Monday, August 24, 2015

Birdfair affairs

This weekend I participated in the 27th British Birdwatching Fair at Rutland Water, better known as THE Birdfair. I was part of the Israeli Ornithological Center team, together with my good friends and colleagues Jonathan Meyrav, Dan Alon, Meidad Goren, Richard Melzack and Anette Ashton. We promote birding in Israel, and this year the event was amazing. For me personally is was a very special birdfair. First of all, for the first time my family came along with me. My wife and the kids participated in part of the many family activities at the fair most of the time, but it was great to have them around. Second, it is my first fair as a UK resident. Since I moved here almost a year ago I extended my network of friends and colleagues even further, and it was so good to meet up with so many friends. It was especially good to meet Facebook friends in person and create real friendships. Another important factor that made this year's faie special is the main conservation cause - to tackle illegal bird killing around the Mediterranean basin. I was personally involved in the preparation of the recently published BirdLife International report, describing the horrendous slaughter of birds in the region - at least 25 million birds annually! This year we focused our efforts to promote the Champions of the Flyway birdrace, that is part of BirdLife's campaign to stop the killing. 
On friday I participated in the traditional BirdLife reception to all BirdLife partners, held at the RSPB stand. It was a warm and friendly event, and I feel proud to be part of this family. Here are the relatively new BirdLife CEO Patricia Zurita and RSPB director Dr. Mike Clark talking about conservation and friendship:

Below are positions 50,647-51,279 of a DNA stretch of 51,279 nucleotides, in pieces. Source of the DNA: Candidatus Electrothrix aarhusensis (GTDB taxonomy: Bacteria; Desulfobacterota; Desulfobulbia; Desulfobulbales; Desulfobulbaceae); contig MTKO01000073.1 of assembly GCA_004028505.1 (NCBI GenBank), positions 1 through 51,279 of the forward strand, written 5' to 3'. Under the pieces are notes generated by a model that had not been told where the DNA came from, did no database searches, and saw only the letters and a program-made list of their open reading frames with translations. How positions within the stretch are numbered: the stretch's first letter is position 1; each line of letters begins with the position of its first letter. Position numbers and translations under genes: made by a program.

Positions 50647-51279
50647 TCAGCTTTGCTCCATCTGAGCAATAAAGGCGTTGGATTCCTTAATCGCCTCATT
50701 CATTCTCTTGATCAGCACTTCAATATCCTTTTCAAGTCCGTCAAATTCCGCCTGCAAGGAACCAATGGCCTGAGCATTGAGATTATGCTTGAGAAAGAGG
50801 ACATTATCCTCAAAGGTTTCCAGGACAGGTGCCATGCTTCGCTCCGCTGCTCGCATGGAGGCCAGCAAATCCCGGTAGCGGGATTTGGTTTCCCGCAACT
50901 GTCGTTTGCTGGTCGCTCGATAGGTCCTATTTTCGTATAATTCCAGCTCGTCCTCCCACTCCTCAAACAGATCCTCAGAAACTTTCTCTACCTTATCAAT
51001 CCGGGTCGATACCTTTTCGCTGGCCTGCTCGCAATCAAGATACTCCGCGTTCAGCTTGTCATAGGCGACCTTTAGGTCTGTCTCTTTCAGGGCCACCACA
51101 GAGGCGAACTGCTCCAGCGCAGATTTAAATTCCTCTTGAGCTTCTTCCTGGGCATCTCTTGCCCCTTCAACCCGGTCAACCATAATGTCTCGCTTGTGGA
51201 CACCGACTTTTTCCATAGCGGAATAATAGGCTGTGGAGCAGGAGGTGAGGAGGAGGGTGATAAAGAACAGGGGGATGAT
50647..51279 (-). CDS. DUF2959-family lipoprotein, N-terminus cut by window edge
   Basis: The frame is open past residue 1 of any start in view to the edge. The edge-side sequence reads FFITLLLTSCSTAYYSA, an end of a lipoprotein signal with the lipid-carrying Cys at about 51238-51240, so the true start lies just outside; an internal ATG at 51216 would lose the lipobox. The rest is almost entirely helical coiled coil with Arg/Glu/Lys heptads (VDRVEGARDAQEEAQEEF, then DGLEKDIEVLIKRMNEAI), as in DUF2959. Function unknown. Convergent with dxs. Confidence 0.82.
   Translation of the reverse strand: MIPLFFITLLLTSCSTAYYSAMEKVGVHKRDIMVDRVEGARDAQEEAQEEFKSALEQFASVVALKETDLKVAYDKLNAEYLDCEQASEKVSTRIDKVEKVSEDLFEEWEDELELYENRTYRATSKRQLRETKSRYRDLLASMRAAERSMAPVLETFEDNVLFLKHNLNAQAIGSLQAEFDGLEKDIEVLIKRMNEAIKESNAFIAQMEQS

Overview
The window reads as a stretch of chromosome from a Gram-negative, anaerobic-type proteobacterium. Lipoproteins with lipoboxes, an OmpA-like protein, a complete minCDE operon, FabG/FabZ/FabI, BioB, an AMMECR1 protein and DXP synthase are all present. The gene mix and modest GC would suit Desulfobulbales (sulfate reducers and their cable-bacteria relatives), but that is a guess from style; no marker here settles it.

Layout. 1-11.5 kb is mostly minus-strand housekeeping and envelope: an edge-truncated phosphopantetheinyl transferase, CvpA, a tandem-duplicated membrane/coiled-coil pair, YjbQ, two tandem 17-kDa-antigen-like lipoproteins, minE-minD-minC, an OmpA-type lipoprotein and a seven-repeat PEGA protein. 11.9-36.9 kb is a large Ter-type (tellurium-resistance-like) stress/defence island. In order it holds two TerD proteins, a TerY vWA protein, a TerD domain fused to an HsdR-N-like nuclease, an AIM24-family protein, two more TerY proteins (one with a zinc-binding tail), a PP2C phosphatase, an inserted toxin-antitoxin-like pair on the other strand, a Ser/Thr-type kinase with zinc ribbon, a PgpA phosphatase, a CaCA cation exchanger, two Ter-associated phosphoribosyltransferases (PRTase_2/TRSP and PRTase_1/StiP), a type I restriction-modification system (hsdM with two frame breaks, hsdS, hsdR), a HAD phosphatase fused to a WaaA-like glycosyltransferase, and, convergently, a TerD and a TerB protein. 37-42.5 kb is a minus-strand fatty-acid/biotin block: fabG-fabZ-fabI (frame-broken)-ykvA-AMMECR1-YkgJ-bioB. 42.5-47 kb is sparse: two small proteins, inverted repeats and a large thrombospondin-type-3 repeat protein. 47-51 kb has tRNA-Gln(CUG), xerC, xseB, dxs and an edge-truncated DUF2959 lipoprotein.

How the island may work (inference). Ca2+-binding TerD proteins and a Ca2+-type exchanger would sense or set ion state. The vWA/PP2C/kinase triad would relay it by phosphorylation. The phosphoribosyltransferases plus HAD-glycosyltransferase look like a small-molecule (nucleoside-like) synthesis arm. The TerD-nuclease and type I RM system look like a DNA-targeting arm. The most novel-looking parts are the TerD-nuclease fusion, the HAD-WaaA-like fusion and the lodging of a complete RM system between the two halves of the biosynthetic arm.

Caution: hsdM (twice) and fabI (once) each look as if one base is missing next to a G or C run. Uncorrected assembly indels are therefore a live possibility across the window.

We had our own event as well. On Saturday we launched Champions of the Flyway 2016, and announced that Birdlife Greece will be the recipients of the funds raised by the teams. So many friends and supported showed up to the event - it was awesome. Last year's Knights of the Flyway, Next Generation Birders, handed their prize, Swarovski SLC 10X42 bins to Birdlife Cyprus, that hopefully will help them with their fieldwork to stop the crazy hunting going on over there.

Personally I took part in many meetings alongside the fair, mainly to try and gain more support for the Champions competition. Hopefully next year's competition will be even greater than previous years, including this bloke who might come over, either in the BTO team or independently. My boys are great fans of Chris Packham, so I took the opportunity to take a family selfie. My boys are in heaven.

This is one of the most impressive events of the fair - the famous mural depicting the beauty of the Mediterranean region and its birds, that are threatened by hunting. Many artists work on this mural, here are Steve Cale and Jackie Garner:

I can't walk more than ten steps at Birdfair without stopping to chat with a friend. It is amazing. The networking is incredible, and the constant talk and interaction with friends and colleagues was quite overwhelming. But in the end lots of laughs and smiles made the effort well worth it: